People make an assignment great, not the location, said the Air Force Materiel Command’s newest senior enlisted leader who is eager to get to know all of the military and civilian Airmen across the command as he settles into his role here.
“I want to get to know, listen and learn from all of you,” said Chief Master Sgt. Stanley C. Cadell, AFMC Command Chief. “It’s exciting to be here at AFMC.”
An Illinois-native, Cadell brings 27 years of Air Force service to the senior enlisted position at AFMC, where he serves as the primary advisor to the commander and senior staff on all matters pertaining to readiness, training and professional development of enlisted personnel across the command. However, Cadell sees himself as more than just a leader for the enlisted force and hopes to use his voice to advocate for all military and civilian needs across the spectrum.
“I want to help Airmen, both military and civilian alike, to work through bureaucratic processes and help to open doors as an advocate for their needs,” said Cadell. “Two-way communication is key to our success as a command, and I will strive to make sure that messages are not only communicated and received downward, but to make sure our Airmen have the opportunity to be heard as well.”
A maintainer by trade, Cadell fits well in a command that has a strong mission based in logistics, maintenance and sustainment of Air Force systems. He started his career in 1992 as an aerospace ground equipment technician, with his first assignments overseas at RAF Upper Heyford, United Kingdom, and at Spangdahlem Air Base, Germany.
It was in these early assignments that Cadell learned the importance of hard work, education, opportunity and mentorship, each of which have played a key role in his career journey.
“Having great mentors and individuals willing to invest time in me really impacted my entire career,” said Cadell. “One area this really played out was in my education. I made excuses all of the time and said, ‘I just want to focus on being the best maintainer that I can.’ But, my first supervisor and mentor, Staff Sgt. Greg Vernon, told me that I needed to look to the future. He took the time to drive me to the education center, and I left there signed up to take my first college classes. Fast-forward, and two associate degrees, a bachelor’s and a master’s degree later, I recognize that education makes you smarter and helps you to do your job better. It opens up opportunities.”
As Cadell progressed in his career, leadership opportunities emerged, and he assumed his initial first sergeant position in 2005 at the 31st Services Squadron, Aviano Air Base, Italy. Since then, he has served as a first sergeant and command chief at the Air Force squadron, group, major command and headquarters levels.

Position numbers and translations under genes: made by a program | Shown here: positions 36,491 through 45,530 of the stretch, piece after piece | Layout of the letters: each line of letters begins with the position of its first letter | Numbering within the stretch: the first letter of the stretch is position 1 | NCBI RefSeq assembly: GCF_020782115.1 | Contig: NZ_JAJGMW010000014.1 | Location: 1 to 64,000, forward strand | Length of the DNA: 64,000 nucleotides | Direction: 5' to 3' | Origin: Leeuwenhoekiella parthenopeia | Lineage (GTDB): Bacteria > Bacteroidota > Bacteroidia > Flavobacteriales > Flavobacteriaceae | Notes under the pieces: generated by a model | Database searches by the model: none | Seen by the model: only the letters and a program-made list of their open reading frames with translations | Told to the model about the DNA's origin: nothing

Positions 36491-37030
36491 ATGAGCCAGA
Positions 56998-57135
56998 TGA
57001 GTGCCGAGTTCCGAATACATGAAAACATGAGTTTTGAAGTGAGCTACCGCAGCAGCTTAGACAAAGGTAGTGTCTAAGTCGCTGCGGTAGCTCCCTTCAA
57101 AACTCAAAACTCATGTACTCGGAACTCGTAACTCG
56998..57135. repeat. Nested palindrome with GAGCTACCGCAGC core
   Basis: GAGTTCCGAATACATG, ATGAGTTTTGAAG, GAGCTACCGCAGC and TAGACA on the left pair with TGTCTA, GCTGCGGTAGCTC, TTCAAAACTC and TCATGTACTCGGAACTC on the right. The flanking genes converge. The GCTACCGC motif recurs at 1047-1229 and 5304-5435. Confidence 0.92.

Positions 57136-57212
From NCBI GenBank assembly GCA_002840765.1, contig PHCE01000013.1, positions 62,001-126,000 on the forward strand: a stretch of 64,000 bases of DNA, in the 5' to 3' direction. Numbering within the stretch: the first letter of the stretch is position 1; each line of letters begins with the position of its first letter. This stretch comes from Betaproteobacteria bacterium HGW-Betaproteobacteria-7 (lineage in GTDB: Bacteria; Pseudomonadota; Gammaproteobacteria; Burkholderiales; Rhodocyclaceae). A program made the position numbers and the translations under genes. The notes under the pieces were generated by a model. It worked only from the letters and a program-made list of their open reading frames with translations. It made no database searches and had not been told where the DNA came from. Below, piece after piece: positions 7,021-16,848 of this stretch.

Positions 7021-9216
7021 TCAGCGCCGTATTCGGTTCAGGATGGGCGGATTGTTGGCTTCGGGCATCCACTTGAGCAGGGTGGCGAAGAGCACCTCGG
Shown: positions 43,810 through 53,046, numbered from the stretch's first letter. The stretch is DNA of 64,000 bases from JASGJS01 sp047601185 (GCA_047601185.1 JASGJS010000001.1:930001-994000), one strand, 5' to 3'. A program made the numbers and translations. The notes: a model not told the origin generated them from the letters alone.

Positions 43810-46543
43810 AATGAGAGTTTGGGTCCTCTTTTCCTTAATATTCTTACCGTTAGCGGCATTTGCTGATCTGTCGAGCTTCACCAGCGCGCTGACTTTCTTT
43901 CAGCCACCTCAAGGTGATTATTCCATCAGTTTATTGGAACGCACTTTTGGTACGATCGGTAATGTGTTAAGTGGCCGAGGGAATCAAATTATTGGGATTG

“The heart and soul of who I am as a senior NCO (noncommissioned officer) I learned in those early years that I served as a first sergeant,” said Cadell. “As a maintainer you learn to fix things, but it’s not always as easy to fix a person. I learned those ‘soft skills’ and how to work with people in those early years, and that has influenced how I lead today.”
Cadell’s leadership philosophy is a strong reflection of a person-focused leadership style, and he believes that it is critical for a leader to be, “…approachable, coachable and willing to learn.”
“If people are afraid to come to you with their issues, then how can you help them?” said Cadell. “You also need to be willing to learn. It’s the only way you can know how you can help a person and determine the best ways to help them to do their job better,” said Cadell.
Key to all of this, continued Cadell, is attitude.
“Attitude reflects your leadership, and a positive attitude is contagious,” he said.
As Cadell transitions into his AFMC leadership role, he plans to focus on readiness and ensuring AFMC Airmen are resilient and equipped to meet Air Force needs. He will also push towards greater professional development for Airmen at all levels, which he believes is critical for ensuring the next generation of Air Force leadership.
“We need to develop our Airmen to be the leaders who will eventually replace us,” said Cadell.
Cadell recognizes that his leadership role does not come without challenges, particularly given the number of recent and near-term changes to Air Force policy that affect Airmen at all levels. These include changes to the physical fitness testing program, promotion and assignment systems, and more.
“Airmen are looking for guidance and answers,” said Cadell. “We need to be transparent and tell them what’s going on, the ‘why’ behind the decisions, and provide them with the guidance and answers they need. That builds trust in the system.”
Once he settles into his AFMC role, Cadell intends to get out to meet the Airmen and the missions across the command footprint. In the meantime, he offers the following advice and challenge to Airmen across AFMC.
“You have to ‘earn it’ every day,” he said. “Know your job, and do your best to be good at your job. It’s what the American people expect of us when we put on the uniform each day. Have a positive attitude, and doors to opportunity will open. I am honored to serve with you and look forward to meeting you all.”